Inspiro India: What are the tools you couldn’t live without? Can you please explain about your work process?
– Frankly, I am not fussy about tools. It just depends on what I have in mind on that day & the particular style I want to create. However, a simple 0.5mm HB lead pencil, a set of Kohinoor’s artist quality pencils, a good quality eraser, a Uniball 0.7 black pen, a thick black marker, a steel scale, a good quality A3 tracing paper pad and an artist quality A3 thick white paper pad is my basic tool kit when I start any fresh lettering piece.
I follow this simple process –
1. Think of words, quotations that best capture my idea and express them through lots of small scribbles.
2. Develop it in an actual size lettering on paper and then use tracing papers to fine-tune the piece.
3. Decide on the paper, material, colours & tools to be used for final execution.
4. Start creating the final piece in my studio. One very important aspect is that I only do my final hand lettering during the day in natural light. It helps me to judge colours, finesse & depth. However there are times when I recreate the entire piece if I am not happy with the result.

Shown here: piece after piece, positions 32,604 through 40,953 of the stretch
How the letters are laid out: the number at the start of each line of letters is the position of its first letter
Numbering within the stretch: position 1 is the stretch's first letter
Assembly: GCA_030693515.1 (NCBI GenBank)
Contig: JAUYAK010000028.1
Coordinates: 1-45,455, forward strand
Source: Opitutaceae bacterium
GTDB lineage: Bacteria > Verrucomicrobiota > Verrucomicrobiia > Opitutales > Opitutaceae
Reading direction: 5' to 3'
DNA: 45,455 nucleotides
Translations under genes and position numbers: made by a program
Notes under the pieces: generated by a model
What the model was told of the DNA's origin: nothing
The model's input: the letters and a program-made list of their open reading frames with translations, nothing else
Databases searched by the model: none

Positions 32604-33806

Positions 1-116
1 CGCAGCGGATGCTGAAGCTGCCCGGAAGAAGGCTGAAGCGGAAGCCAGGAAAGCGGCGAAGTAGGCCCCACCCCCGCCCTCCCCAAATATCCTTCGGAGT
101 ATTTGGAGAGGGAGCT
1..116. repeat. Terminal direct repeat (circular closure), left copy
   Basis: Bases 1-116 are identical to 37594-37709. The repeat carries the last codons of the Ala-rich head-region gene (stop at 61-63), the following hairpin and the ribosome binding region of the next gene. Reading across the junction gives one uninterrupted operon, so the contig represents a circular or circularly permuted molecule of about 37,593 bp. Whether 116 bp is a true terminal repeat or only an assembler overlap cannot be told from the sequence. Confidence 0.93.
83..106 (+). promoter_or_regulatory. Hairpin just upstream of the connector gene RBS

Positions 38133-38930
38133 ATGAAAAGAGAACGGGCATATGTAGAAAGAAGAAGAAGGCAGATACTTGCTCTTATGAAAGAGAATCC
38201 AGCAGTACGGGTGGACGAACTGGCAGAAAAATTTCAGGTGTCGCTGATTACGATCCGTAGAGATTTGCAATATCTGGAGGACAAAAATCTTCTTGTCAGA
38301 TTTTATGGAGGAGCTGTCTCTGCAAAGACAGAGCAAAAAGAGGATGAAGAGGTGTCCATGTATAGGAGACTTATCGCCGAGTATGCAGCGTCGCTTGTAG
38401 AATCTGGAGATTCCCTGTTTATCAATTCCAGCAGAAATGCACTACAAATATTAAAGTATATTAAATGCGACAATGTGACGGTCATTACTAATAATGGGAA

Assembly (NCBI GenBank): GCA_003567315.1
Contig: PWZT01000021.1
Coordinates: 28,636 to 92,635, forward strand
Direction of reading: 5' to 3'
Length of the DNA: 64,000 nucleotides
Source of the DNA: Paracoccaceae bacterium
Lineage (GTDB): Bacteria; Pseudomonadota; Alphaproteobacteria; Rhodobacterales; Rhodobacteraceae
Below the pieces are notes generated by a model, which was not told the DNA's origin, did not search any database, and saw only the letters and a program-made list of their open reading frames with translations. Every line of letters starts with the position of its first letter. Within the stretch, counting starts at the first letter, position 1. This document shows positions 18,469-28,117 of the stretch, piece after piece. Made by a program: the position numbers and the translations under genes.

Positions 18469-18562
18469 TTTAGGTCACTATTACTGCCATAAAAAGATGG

5. Photographing the final piece in natural light, adding few props & tools to make it look as organic as possible. Or put my hand lettering on to one of my favourite images (clicked by me) in Photoshop, lettering juxtaposed against a photo is a great way to add meaning to your art.
Inspiro India: Is studying typography & lettering in art college worth the cost or do you recommend an alternative?
– Art School is of great help to get your basics right, learning graphic design & colours is a must before learning lettering & typography. Also, a competitive environment helps you judge your progress and keeps improving your skills. Most important part is to practice, it will develop your skills like nothing else. While learning, don’t bother about tools as they do not help in improving your craft. Even a simple HB pencil and eraser should be enough. In this era of getting hooked on to design softwares focusing on working with your hands, tools and paper is a good thing. Enough books & online courses are available for learning this skill if you can’t join an art school. Copying other artists may be fun, but never helpful. Practising regularly helps you become aware of your strengths and improve upon your weaknesses. Don’t be in a hurry to develop your own lettering style when you are learning.